Click on link below, and then click on each item within the infographic image to see how inflation has affected these everyday things in our lives.
The car is, officially, the 1898 Egger-Lohner electric vehicle, C.2 Phaeton. It’s known as P1, signifying Ferdinand Porsche’s first design.
It is an electric-powered car, developed by Ferdinand Porsche, who founded the namesake sports-car company in 1948. Before that, as a young man with engineering aptitude but no formal engineering training, he was working for car builder Jacob Lohner, who assigned Porsche to come up with an electric drivetrain
Porsche says it hit the streets of Vienna, Austria, on June 26, 1898, when Ferdinand Porsche was 22. He engraved the code “P1” (standing for Porsche, number one) onto all the key components.
In the classic case of auto-collector’s fantasy come true, P1 was discovered in a warehouse, where it had been untouched since 1902, the car company says.
According to the automaker, Ferdinand Porsche’s powertrain was a rear mounted electric drive that weighs a modest 287 lbs. and produces 3 hp. For short periods, up to 5 hp can be achieved in overdrive mode, allowing a top speed of 21 mph.
The first serious test came in a race for electric cars in September 1899. The contestants had to complete 24 miles with three passengers on board.
Ferdinand Porsche piloted the P1 across the finish line 18 minutes ahead of the second-place racer, the car company’s history shows. Perhaps more important, P1 was among fewer than half the racers able to finish. The others dropped out because of technical problems.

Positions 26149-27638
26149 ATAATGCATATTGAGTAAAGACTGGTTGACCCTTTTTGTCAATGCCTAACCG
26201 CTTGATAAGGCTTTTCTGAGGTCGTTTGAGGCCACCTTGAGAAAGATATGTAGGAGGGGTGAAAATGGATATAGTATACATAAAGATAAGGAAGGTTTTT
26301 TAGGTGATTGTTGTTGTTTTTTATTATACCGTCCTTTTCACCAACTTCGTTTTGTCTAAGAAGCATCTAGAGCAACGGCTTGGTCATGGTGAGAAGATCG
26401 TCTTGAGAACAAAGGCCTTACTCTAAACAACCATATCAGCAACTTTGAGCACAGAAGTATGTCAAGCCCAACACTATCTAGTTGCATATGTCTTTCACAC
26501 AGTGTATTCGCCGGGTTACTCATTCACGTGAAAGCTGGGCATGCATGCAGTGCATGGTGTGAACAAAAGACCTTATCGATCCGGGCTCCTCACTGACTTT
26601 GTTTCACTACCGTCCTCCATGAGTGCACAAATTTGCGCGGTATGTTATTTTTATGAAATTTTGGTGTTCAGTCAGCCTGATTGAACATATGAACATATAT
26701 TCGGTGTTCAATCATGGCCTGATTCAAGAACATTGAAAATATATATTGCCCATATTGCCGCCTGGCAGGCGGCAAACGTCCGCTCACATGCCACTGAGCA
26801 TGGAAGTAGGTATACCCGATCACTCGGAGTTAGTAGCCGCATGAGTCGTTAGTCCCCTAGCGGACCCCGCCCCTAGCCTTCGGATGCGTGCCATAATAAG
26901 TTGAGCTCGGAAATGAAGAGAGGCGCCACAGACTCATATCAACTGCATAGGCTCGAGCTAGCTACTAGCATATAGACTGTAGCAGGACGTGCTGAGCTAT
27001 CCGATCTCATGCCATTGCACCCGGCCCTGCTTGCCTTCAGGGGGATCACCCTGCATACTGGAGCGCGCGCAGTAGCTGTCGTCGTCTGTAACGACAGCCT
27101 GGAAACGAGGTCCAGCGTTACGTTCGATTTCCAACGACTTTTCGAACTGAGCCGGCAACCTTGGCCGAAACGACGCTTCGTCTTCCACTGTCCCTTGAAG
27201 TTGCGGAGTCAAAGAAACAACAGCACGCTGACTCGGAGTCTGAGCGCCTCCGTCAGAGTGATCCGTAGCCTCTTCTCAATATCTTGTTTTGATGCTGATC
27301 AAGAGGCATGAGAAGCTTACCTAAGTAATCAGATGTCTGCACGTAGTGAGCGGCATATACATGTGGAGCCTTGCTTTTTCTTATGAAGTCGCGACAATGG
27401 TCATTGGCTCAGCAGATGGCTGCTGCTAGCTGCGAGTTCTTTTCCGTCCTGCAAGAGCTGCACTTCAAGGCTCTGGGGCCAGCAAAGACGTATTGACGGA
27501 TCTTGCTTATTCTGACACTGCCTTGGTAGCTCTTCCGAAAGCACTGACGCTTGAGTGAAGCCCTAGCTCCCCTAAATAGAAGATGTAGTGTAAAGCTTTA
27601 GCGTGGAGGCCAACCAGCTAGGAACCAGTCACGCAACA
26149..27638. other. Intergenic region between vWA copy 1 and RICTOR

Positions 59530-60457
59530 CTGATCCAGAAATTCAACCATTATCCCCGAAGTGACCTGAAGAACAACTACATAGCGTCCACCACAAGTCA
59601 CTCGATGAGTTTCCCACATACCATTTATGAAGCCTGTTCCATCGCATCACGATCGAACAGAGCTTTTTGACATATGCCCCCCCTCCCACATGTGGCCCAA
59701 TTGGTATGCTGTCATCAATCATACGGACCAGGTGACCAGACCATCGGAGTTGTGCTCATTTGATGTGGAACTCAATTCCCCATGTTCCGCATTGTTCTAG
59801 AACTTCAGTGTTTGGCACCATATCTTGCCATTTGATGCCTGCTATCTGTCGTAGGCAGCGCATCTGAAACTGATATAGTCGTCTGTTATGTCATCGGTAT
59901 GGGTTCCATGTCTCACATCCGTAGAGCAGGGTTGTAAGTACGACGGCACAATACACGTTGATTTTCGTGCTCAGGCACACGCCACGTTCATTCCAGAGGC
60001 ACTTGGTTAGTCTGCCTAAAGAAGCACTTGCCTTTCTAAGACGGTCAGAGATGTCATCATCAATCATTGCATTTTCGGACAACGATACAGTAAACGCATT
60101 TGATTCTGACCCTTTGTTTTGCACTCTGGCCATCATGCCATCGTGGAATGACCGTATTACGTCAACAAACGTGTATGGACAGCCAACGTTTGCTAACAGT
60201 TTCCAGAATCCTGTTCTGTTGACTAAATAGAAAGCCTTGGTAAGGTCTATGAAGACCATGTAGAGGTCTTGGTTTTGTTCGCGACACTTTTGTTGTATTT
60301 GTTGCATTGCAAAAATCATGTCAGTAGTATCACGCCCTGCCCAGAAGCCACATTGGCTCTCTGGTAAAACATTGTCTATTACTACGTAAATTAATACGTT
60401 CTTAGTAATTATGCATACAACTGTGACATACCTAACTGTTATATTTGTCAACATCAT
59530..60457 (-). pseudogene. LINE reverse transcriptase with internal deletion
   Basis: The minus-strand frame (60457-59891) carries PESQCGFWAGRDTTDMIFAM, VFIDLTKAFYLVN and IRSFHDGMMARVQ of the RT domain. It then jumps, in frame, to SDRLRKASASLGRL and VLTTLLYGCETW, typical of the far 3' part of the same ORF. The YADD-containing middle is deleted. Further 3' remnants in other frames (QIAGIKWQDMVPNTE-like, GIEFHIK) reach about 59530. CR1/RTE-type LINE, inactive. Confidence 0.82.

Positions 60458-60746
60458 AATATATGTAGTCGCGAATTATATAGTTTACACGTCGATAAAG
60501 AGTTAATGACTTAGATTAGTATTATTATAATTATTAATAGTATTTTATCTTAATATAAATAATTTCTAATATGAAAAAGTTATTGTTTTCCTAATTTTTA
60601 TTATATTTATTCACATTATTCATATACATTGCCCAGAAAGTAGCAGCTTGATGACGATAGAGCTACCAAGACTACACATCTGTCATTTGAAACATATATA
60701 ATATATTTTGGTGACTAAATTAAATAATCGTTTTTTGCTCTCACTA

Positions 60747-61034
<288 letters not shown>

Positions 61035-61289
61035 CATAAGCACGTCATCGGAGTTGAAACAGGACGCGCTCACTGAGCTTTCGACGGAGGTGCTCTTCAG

The Phaeton designation refers to an open car with front and back seats, derived from horse-drawn carriages of similar configuration.
The car demonstrates that automaker Porsche’s turn toward eletrification hardly is a new development.
Today, one of its quicker models is the $100,000 Panamera gas-electric hybrid sedan. A TV ad shows it driving faster than electric wires can spread news of its performance.
Porsche also fields the 918 Spyder gas-electric hybrid race car. In contrast to P1, the 918 racer has a combined gas-electric power rating of 887 hp (127 hp maximum from the electric motor), and can go 10 times as fast as P1 — 211 mph, though only 93 mph on electric power only.
Procter & Gamble said Tuesday it is launching a line of Crest toothpastes called “Be” that featuring nontraditional flavors including Mint Chocolate Trek, Vanilla Mint Spark and Lime Spearmint Zest.
The new line comes as Procter & Gamble turns toward new product innovation to spur growth in developed markets like the U.S. The world’s largest consumer products maker, which makes products ranging from Tide detergent to Gillette Razors, said Friday its net income fell 16 percent as it faced a tough comparison with last year’s results.
P&G Marketing Director Rishi Dhingra said the toothpastes were designed to “allow for an unexpected experience through flavors that offer personal expression.”
It’s not the first time Crest has tried unusual flavors in toothpaste. In 2003, Crest introduced Crest Whitening Expressions in flavors like Cinnamon Rush, Fresh Citrus Breeze and Extreme Herbal Mint. The line was promoted by Chef Emeril Lagasse.
Procter & Gamble, like most consumer product companies, is trying to offset slower growth in developed markets with cost cuts and by expanding in emerging markets. It is also focusing on new products in developed markets like the U.S.
On Friday the company said it has updates to its Crest 3D White oral care products, new Old Spice products like shampoo and conditioner and a new Pantene formula all in the pipeline.
The toothpaste line will be available the first week in February at drugstores and mass retailers nationwide and will retail for $4.99.